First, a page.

FREQUENTLY ASKED QUESTIONS (FAQ'S)

 

 

 

How many victims of the 9/11/01 attacks on the World Trade Center were from Hoboken?
Where will the memorial be located?
What are the technical specifications of the site?
How will community input inform the memorial process?
How much will the memorial cost and who will pay for it?
What will happen to the memorial already built in Pier A Park?

 

 

 






Over fifty Hoboken residents were lost on September 11, 2001, more than any other city in New Jersey. Tragically, all but three of these victims were under the age of forty. Hoboken’s emergency response teams played a vital role on that day, triaging more than 10,000 survivors at the Hoboken Path train station. As news of the magnitude of the event spread, 3,000 community members reported to St. Mary Hospital to volunteer in any way they could.

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Where will the memorial be located?
The memorial will be located in Pier A Park on the Hoboken waterfront. On September 11th thousands of people from Hoboken and the surrounding communities gathered at Pier A to witness the event unfold, and later on to remember and to morn. As the community began to recover from the shock of that day and to consider ways to commemorate lost loved ones and friends, Pier A emerged as the most fitting location for a memorial. The exact location of the memorial within the park is dependent on the nature of the winning memorial competition entry.

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What are the technical specifications of the site?
The largest and most actively used green space in Hoboken, Pier A Park is the winner of multiple design awards. It comprises seven acres, five of which are on a pier extending off the western bank of the Hudson River. London plane trees and a lawn have been planted in a manufactured soil on top of the restored pier, and a diagonal path runs from a fountain to a pavilion aligned to view the Empire State Building and the former World Trade Center towers on the opposite bank.
Thousands of commuters pass by Pier A each weekday as they travel to and from New York City by ferry, the Path train and New Jersey transit trains. The pier is also clearly visible from Manhattan’s downtown shores, and in turn, it commands a magnificent view of the New York skyline. Click here to view a site plan and photos.

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How will community input inform the memorial process?
Following September 11, 2001, a group of Hoboken residents formed the Hoboken September 11th Memorial Fund Committee to guide the creation of a permanent memorial. The Fund’s committee is made up of Hoboken families who lost loved ones in the tragedy as well as Hoboken officials and local residents who are active professionals in art and architecture, community development, public affairs and fundraising. Click here to view a full list of committee members.
Committed to understanding the needs and desires of all those affected by the events of September 11, 2001, the Committee reached out to a diverse cross-section of Hoboken residents to gather their feelings and memories of the event and to discover what their desires for a memorial. From February to April 2002, eight focus groups of 12 to 25 people each were held with family members, emergency and healthcare workers, students, and artists. The Memorial Fund Committee anticipates that the most compelling memorial proposals will be the ones that integrate the community’s feelings and ideas into the design in thoughtful and creative ways.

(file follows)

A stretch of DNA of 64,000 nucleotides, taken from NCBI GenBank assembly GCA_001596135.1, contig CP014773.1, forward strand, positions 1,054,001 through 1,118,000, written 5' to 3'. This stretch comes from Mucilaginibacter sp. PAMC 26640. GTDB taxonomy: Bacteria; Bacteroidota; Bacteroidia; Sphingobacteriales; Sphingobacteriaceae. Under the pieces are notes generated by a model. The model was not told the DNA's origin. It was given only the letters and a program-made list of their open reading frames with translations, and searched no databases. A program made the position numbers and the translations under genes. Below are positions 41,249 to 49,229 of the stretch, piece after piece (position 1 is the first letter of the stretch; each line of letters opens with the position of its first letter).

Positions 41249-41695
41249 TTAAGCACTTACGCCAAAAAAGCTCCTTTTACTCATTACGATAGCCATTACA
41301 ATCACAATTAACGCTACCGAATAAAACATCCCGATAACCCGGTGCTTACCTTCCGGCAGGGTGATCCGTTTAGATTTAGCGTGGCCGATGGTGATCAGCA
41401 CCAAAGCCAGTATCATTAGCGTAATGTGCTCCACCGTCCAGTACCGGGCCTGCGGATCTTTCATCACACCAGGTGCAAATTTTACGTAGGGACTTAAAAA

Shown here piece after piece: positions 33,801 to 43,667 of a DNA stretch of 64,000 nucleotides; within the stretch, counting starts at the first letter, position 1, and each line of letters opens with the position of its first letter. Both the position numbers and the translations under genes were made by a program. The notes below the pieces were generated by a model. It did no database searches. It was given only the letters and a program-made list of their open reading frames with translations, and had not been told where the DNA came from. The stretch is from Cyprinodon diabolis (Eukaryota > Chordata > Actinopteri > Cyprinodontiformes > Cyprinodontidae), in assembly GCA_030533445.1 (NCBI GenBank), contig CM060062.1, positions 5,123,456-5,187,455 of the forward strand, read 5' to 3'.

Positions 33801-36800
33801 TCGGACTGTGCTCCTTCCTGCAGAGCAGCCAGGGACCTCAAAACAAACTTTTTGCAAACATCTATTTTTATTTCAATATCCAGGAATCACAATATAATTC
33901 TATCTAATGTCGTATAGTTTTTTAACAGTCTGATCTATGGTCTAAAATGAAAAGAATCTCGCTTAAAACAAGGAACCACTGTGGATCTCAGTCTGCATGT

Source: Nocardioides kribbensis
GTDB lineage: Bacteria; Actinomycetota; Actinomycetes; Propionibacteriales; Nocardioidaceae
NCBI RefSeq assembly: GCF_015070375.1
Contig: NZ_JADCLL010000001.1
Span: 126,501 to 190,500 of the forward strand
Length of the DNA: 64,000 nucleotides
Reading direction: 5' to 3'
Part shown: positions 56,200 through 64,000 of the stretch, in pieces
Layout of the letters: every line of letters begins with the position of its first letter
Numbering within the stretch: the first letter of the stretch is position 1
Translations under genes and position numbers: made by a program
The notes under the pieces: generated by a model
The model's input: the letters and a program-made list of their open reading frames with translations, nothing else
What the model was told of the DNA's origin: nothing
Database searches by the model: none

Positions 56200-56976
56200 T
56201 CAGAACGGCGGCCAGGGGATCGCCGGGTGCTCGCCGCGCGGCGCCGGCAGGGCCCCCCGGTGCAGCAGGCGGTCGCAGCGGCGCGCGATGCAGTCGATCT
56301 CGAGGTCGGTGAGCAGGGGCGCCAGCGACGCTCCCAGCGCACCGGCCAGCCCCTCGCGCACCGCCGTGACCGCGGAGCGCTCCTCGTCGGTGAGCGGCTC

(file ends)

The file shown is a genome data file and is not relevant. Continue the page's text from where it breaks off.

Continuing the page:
Interested community members are invited to read about the progress of the memorial process and to share thoughts and ideas with the Committee through this website. A Town Meeting was held on April 3, 2003 to present the competition guidelines and to gather community feedback.

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How much will the memorial cost and who will pay for it?
The Memorial Fund Committee is committed to the creation of a thoughtful and enduring memorial. To realize this goal, the Memorial Fund Committee is seeking to raise $500,000 to pay for the construction of a memorial that will last for generations to come. The final cost will depend on the success of current and future fundraising efforts and on the nature of the winning competition entry. As of April 2003, over 500 Hoboken residents have made donations to the Memorial Fund. Throughout 2003, the Memorial Fund Committee will be spearheading fundraising efforts that will include formal events, as well as efforts to involve local businesses, New Jersey’s governmental leaders, and the citizens of Hoboken in this important community project. Click here to find out how you can contribute to the memorial.

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What will happen to the memorial already built in Pier A Park?
On September 11, 2002—one year after the attacks—Hoboken residents gathered in Pier A Park to dedicate the temporary “tear drop” memorial currently on display in the park. This temporary plexiglass memorial was not, however, designed to stand the test of time or to survive inclement weather. The temporary memorial will be removed from the park after a winning competition entry is chosen, or if it ceases to be a proper memorial due to deterioration prior to that point.
A living memorial grove has also been designed for Pier A Park. The memorial grove will be comprised of thirty-six gingko trees, and the grove has been designed to complement the layout of the park’s existing trees. The memorial grove is scheduled to be planted during the summer of 2003.

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WHERE TO SEND CONTRIBUTIONS:
The Hoboken September 11th Memorial Fund
Hoboken City Hall
94 Washington Street, 2nd Floor
Hoboken, NJ 07030
Attention: Suzanne Hetman